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Mark collaborated on these with his awesomely talented friend from work, Emily Wiersma… who designed the ears, which she engineered to stand up and hold their shape when worn, as well as the adorable bunny faces!

Mark created the eyes, which are 3D printed compartments that hold both a power supply and tiny SMT LED!

I drew these almost a year ago back when I first started planning the Robot Army Kickstarter Campaign. Since I already own the red hooded robe, I can now actually wear this costume to Maker Faire. All I need now is the big centurion helm :

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HUZZAH!

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❤ Thank you Mark and Emily for yet another amazing life relic.

Robot Army : Our First Rush

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There were some experiences involved with launching a Kickstarter that I had been heavily anticipating. The most obvious of which being the excitement that follows your first big rush of backers. – Sort of like Christmas, but in the form of a global affirmation that your ideas are liked, understood, and that there is a place in the world for people who dare to seize their dreams.

Though Mark and I were off to a respectable start… our momentum pittered out rather quickly and for a good day and a half we crawled through six or seven percent. It was agonizing. Maybe we were expecting too much. Since we haven’t yet been picked up by any major feeds, its been a matter of sitting in front of the laptop every morning and kindly reminding/begging people to post about our project and help us get the word out.

After blasting yet another batch of such emails to a whole bucket of contacts, I sprawled out on the couch and dozed off. It was a nap of acceptance and release. At some point, Mark walked into the living room and yelled at me for sleeping. He sat down next to me quietly and gave me a hug, feeling something similar- which I can’t really define. A moment later I picked up my phone and checked to see how long I had been out, to find that I had an endless list of push notifications informing us that we had new backers.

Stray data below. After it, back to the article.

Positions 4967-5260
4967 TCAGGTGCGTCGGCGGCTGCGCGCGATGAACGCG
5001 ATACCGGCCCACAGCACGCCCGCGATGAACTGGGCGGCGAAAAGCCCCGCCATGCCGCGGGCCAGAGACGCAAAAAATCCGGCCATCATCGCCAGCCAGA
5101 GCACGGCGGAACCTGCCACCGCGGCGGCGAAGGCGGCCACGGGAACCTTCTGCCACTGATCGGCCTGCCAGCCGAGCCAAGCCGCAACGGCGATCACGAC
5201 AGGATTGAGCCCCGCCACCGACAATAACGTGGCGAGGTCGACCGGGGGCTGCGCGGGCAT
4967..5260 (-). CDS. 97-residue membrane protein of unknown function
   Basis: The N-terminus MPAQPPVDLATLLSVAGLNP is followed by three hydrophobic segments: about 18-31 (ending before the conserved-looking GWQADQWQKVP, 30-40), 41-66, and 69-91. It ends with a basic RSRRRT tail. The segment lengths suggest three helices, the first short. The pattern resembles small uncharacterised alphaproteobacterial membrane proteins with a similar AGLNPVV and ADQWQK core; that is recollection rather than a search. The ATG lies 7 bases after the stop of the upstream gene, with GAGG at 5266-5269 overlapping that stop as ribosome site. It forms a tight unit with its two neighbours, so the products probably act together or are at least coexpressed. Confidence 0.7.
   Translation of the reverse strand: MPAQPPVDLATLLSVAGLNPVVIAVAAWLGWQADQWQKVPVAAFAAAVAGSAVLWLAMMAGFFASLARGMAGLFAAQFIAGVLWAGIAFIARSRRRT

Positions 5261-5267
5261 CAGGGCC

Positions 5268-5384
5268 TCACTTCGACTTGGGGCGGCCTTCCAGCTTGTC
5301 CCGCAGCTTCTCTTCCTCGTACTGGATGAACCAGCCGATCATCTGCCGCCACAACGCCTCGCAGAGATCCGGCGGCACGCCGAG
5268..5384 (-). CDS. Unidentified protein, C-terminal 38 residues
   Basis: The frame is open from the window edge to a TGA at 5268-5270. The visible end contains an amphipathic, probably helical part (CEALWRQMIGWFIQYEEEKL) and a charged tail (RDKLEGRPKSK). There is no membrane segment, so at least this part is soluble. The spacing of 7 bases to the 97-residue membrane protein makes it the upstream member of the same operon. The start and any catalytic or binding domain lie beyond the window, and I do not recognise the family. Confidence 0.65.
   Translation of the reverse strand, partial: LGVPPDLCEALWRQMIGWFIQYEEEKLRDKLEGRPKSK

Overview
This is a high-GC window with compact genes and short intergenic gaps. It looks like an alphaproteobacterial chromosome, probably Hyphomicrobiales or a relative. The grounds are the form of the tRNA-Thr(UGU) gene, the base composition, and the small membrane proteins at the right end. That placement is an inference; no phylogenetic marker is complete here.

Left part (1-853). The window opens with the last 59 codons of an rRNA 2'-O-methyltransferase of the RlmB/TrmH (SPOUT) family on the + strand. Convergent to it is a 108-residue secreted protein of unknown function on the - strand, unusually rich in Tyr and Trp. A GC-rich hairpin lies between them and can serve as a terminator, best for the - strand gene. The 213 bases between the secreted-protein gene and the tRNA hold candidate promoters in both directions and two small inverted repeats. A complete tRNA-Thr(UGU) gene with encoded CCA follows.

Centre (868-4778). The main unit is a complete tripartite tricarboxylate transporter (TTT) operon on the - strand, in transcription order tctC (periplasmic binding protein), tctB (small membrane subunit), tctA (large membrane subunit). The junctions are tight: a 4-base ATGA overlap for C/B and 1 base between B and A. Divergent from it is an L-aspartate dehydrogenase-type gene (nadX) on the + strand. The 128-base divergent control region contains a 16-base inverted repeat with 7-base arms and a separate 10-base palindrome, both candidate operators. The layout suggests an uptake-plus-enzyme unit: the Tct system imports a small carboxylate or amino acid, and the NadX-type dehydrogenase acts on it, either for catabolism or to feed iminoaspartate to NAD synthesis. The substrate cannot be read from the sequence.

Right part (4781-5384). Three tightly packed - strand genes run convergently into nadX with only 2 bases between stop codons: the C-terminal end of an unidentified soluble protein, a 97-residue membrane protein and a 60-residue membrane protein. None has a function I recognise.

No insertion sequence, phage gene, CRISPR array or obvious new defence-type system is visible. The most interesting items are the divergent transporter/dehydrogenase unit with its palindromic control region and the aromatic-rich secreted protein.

Long story short… I suppose Kickstarter featured our project, and once this happened we started getting traffic in a big way. We went from 37% to 76% by the end of the day… which is huge! It’s still sort of funny that this wasn’t the result of any PR we have done. Never the less… it’s good to see your hard work pay off.

Today, I am answering questions about international shipping costs. It eludes me how I can only seem to get astronomical quotes outside of the US. =/ It’s like I’m missing something. Angry customers is bad- so I’m doing everything I can to fix this. We are almost to 90% now. I feel lite and giddy. I may have a piece of cheesecake in celebration. As soon as we are funded however, Mark and I are both getting mega steak.

Robot Army : Deltas in the Window

Mark and I finished up our window display at SYN Shop last night, which we set up to look kinda like a pet shop window. You know, with shredded graph paper at the bottom, little boxes stacked up to play in, and food dishes filled with misc components on the side. We have a rather busy taco joint next door with a walk up bar, so maybe…. just maybe…  the drunken shrapnel off Fremont Street will walk by, see my adorable little babies wiggling, be mystified by them, and feel compelled to rip one of our links off the adoption flyer.

Sadly by the time I woke up this morning our friend Pawel reported that two of our kids had destroyed themselves over night. Leaving them there running all night was kind of an unfair endurance test though. We switched out all their parts for the new tighter beefier versions we designed last week… all but the paddles. – You know, the part that bares all the weight. Guess which pieces failed. So, at some point today we’ll come rescue our kids and give them new little chicken wings… Then hopefully we don’t end up with a pile of sticks again… Saddest thing to see ever : http://moby.to/k4zpr1

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Yup. I can be honest and admit to you that Mark and I have been checking our phones, or updating our browsers every five minutes to see if we have new backers. Yesterday during the Super Bowl we forced ourselves only to check in between quarters and otherwise drank wine and talked about our campaign, ignoring the game. After the first two days we were at 25% and at this very moment as I type this we are hanging just above $3k. It’s a promising start… but none of my PR has paid off yet. I really hope that’s due to it being Monday and not the fact that I am either unpopular, unskilled at writing about my ideas, or too much of a tart to take seriously. Ahhh….. and this is yet another thing that’s feeding the neurosis. On that note, check out our page.